Figure 6 summarizes the pairing modes with their chemical structures, found in the fUA and fUG crystals. It is noteworthy that an oxygen atom always exists at the center almost equidistant from the three surrounding oxygen atoms (O4 and O5 of fU and O6 of G) in the reversed wobble geometry. Because of this pairing, the N1 atom of fU should be deprotonated and the O4 atom of fU might be ionized so that the central pocket must accept a hydronium ion instead of a water molecule to stabilize the pair formation. This is consistent with the fact that the fUG1 crystal was obtained in alkaline state without the help of dyes. The pKa value decreases from 9.7 to 8.1 in response to the formylation by T oxidization . A sodium ion but not a potassium could also be accommodated, judging from the size of the pocket.
A comparison of the local base-pair parameters at the modified pairs is given in Table 3. As the sequence is basically palindromic, the duplex has a twofold axis at the centre of the duplex perpendicular to the helical axis. Therefore, the base pairs at fU8 and fU20 exhibit buckle angles and shear distances with signs (+/−) different between the positions related by the twofold symmetry, but propeller twist angles with the same sign though their absolute values are affected by crystal packing. All of the fU:A pairs satisfy these conditions. (The shear values fluctuate around zero in the standard B-form duplex.) The fUG duplexes also adopt this geometrical rule, except for the shear parameter. In the fUG2 duplex, the two fU:G pairs have the shear values with the same sign (fU8 −2.24Å and fU20 −2.08Å). This means that the G17 and G5 bases which are paired with fU8 and fU20 move in the different directions along the X-axis [see the definition in ], that is, G17 shifts up toward the major groove side and G5 shifts down toward the minor groove side (or fU8 moves down toward the minor groove and fU20 moves up toward the major groove). These movements are just ascribed to the reversed wobbling and the normal wobbling, respectively. Another feature of the fU:G reversed wobbling can be seen in the C1′–C1′ distance which is longer by 0.6Å, as compared with those of the Watson-Crick pairing. This expansion is also reflected in the wider minor groove widths found in every fU:G duplexes.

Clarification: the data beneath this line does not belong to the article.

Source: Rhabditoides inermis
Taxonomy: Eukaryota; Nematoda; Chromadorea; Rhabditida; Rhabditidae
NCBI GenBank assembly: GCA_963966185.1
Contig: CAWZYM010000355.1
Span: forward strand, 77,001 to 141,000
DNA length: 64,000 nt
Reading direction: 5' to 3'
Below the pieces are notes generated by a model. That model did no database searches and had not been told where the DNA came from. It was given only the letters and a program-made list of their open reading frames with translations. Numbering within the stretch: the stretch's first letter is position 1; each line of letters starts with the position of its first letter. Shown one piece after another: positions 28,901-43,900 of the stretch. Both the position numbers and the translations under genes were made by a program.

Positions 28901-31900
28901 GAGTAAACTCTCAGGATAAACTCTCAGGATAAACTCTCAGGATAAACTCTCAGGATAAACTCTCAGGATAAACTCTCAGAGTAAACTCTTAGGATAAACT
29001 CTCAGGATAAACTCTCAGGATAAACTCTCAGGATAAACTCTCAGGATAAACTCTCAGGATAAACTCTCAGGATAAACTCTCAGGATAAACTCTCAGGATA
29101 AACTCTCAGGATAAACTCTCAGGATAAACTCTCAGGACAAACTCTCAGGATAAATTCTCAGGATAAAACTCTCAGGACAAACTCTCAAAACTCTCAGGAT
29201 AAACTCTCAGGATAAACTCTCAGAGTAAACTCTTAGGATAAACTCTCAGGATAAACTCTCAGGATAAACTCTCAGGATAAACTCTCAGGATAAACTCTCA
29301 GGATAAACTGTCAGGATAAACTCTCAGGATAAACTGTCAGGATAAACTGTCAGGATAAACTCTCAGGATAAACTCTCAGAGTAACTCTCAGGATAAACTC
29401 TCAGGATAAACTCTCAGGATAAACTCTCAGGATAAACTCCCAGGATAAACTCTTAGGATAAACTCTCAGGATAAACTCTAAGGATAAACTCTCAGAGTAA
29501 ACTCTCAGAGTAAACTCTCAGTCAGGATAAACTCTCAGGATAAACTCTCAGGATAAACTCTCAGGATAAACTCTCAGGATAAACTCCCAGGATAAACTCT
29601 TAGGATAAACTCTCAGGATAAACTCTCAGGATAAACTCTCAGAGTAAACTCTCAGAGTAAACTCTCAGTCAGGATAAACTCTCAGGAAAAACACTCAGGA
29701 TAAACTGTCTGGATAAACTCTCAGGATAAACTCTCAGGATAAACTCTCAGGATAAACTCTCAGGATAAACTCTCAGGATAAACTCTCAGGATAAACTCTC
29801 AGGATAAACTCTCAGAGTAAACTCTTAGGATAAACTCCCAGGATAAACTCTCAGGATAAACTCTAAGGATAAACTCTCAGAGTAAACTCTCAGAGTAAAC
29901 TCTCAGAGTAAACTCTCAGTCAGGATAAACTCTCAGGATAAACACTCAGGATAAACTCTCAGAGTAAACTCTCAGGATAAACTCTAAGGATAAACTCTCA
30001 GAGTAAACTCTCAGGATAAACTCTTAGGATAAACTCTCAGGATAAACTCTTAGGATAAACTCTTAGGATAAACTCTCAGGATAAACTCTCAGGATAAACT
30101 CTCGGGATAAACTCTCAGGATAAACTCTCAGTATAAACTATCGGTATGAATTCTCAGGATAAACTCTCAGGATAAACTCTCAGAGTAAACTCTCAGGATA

The present work has clarified a total of three interaction modes, a Watson-Crick type for fU:A pairing and two wobble types (wobble and reversed wobble) for fU:G pairing. It has been believed that the DNA polymerase accepts base pairs only with the Watson-Crick geometries. The wobble pairing easily occurs between G and T, but the DNA polymerase  eliminates such a pair by sieving the shape of the pairs. In order to examine the possibility that a reversed wobble pair could also be accepted by the enzyme the pairing geometry was modeled into the enzyme in silico. As seen in Figure 7, the reversed wobble pair is reasonably accommodated without atomic collisions by slightly rotating the pair. On the contrary, a wobble pair, rotated in the opposite direction, would still collide with atoms of the enzyme. Thus, it could be concluded that G forms a pair with fU in the ionized form and A forms a Watson-Crick pair with fU and that the reversed wobble pair is allowed to be bound in the DNA polymerase. This tolerance explains the occurrence of mis-incorporation during replication and leads to pyrimidine transition mutagenesis.
Methoxyamine is also well known as a potent mutagen. N6-methoxyl-adenine [31, 32] and N4-methoxyl-cytosine [33–35] residues in the damaged DNAs adopt the imino tautomer to form mismatched base pairs, which mimic the Watson-Crick pair geometries. In contrast, fU derived from thymine oxidation forms a reversed wobble pair, which is also acceptable to the DNA polymerase.
The focus of the present work is on pyrimidine transition mutation and not gene transversion. The atomic mechanism of the latter will be revealed by similar X-ray studies.
This work was supported in part by a grant for the RFTF Project from the Japanese Society for the Promotion of Science and by Grants-in-Aid for Scientific Research from the Ministry of Education, Culture, Sports, Science and Technology of Japan. The authors thank N. Igarashi and S. Wakatsuki for facilities and help during data collection.